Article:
State House Representative District 125

Barry Fleming – 6,515

State House Representative District 127

Mark Newton – 6,032 

State House Representative District 131

Jodi Lott – 8,496

State Senate District 23

Max Burns – 5,794

State Senate District 24

Lee Anderson – 15,703

Columbia County Superior Court

James Blanchard – 28,086

Columbia County Superior Court

J. Wade Padgett – 28,185

Governor Republican primary

Brian Kemp – 17,061

David Perdue – 5,892

Kandis Taylor – 809

Catherine Davis – 183

Tom Williams – 56

Governor Democratic primary

Stacey Abrams – 7,520

Lt. Governor Republican primary

Burt Jones – 12,431

Butch Miller – 5,290

Mac McGregor – 2,879

Jeanne Seaver – 1,732

Lt. Governor Democratic primary

Renitta Shannon – 1,358

Kwanza Hall – 1,254

Erick Allen – 1,087

Charlie Bailey – 928

Tyrone Brooks – 890

Tony Brown – 349

Jason Hayes – 272

Derrick Jackson – 794

R. Malik – 178

Secretary of State Republican primary

Jody Hice – 11,464

Brad Raffensperger – 10,163

T.J. Hudson – 890

David Belle Isle – 952

Secretary of State Democratic primary

Bee Nguyen – 2,353

Dee Dawkins-Haigler – 2,012

John Eaves – 518

Floyd Griffin – 953

Michael Owens – 1,338

Attorney General Republican primary

Chris Carr – 16,699

John Gordon – 6,070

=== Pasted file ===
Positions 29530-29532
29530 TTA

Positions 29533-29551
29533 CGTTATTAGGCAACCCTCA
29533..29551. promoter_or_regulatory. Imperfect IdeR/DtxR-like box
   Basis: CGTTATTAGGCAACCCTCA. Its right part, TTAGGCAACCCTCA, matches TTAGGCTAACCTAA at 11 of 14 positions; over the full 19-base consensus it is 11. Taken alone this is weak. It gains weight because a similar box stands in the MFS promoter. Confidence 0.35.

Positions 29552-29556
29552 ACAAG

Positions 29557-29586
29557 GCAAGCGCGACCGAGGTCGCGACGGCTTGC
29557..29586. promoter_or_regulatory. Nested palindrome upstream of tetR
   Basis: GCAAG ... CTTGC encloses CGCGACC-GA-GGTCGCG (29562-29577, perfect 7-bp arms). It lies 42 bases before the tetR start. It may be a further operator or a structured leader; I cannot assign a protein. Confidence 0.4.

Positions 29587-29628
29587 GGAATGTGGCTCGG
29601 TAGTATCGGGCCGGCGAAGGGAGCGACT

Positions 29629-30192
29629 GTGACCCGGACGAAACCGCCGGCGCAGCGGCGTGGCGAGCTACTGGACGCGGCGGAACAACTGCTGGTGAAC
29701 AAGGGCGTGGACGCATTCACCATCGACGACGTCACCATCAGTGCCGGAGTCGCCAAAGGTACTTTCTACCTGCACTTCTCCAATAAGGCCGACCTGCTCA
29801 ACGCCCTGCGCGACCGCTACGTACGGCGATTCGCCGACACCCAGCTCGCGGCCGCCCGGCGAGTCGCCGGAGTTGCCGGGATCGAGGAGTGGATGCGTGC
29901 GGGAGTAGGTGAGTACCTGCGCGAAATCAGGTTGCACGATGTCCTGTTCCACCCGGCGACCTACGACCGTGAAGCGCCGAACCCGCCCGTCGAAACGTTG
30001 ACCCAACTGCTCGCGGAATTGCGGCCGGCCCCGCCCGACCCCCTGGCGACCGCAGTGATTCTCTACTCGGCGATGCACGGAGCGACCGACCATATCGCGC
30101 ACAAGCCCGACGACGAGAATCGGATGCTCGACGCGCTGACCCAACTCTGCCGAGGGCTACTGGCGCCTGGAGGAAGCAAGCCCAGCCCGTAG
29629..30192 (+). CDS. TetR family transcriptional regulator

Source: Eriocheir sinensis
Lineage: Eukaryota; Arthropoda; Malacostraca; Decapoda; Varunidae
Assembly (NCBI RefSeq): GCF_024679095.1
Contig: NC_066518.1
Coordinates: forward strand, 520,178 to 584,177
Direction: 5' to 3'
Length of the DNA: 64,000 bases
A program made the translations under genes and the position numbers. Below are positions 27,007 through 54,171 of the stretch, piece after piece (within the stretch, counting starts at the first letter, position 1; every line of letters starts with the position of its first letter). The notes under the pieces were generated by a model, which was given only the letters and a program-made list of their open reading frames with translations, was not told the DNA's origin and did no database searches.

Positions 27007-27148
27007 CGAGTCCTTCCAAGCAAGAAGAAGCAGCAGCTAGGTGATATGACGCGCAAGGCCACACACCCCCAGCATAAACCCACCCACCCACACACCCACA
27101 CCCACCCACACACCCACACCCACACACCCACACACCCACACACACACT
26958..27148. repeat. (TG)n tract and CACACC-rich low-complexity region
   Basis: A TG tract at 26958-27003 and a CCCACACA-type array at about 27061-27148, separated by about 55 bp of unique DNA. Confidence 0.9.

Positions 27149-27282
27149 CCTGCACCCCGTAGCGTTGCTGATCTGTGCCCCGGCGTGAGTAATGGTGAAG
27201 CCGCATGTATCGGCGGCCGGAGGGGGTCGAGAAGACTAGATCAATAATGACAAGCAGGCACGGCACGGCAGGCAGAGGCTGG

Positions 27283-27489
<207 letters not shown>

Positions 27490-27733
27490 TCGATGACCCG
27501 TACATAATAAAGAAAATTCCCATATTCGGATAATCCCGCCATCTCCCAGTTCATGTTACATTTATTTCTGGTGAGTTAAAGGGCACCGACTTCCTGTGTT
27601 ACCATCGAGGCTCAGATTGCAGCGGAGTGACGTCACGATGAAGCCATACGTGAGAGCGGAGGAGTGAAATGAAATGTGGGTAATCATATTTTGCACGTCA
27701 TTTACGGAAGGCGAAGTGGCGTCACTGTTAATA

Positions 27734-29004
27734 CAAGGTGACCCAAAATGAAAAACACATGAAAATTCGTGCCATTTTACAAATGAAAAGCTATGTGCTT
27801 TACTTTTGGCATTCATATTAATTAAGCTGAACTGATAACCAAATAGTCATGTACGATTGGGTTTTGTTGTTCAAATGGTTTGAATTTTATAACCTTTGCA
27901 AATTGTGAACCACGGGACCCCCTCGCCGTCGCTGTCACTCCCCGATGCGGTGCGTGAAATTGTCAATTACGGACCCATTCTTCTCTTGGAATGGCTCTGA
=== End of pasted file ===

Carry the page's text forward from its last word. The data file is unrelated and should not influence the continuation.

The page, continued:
Attorney General Democratic primary

Jennifer Jordan – 5,328

Christian Smith – 1,821

U.S. Senate Republican primary 

Herschel Walker – 19,202

Gary Black – 1,681

Josh Clark – 749

Kelvin King – 624

Jonathan McColum – 838

U.S. Senate Democratic primary

Raphael Warnock – 7,181

Tamara Johnson-Shealey – 344

U.S. House of Representative Republican District 12

Rick W. Allen – 21,945

U.S. House of Representative Democratic District 12

Elizabeth Johnson – 6,926

Georgia Supreme Court

Veronica Brinson – 8,021

Verda Colvin – 20,561

Georgia Supreme Court

Shawn LaGrua – 27,471

Georgia Supreme Court

Carla McMillian – 27,502

Georgia Court of Appeals

Anne Barnes – 27,501

Georgia Court of Appeals

Chris McFadden – 27,476

Georgia Court of Appeals

Trea Pipkin – 27,295

Commissioner of Agriculture Republican

Tyler Harper – 21,115

Commissioner of Agriculture Democrat

Nakita Hemingway – 4,074

Winfred Dukes – 1,883

Fred Swann – 1,063

Commissioner of Insurance Republican

John King – 16,280

Ben Cowart – 2,001

Patrick Witt – 4,086

Commissioner of Insurance Democrat

Janice Robinson – 3,639

Raphael Baker – 2,383

Matthew Wilson – 1,019

State School Superintendent Republican

Richard Woods – 17,464

John Barge – 4,843

State School Superintendent Democrat

Alisha Searcy – 4,057

Currey Hitchens – 943

Jaha Howard – 1,009

James Morrow – 1,082

Commissioner of Labor Republican

Bruce Thompson – 12,630

Mike Coan – 6,255

Kartik Bhatt – 1,507

Commissioner of Labor Democrat

William Bodie – 1,714

Thomas Dean – 671

Nicole Horn – 1,639

Lester Jackson – 1,427

Nadia Surrency – 1,599

Joshua B. Good is a staff reporter covering Columbia County and military/veterans’ issues for The Augusta Press. Reach him at [email protected]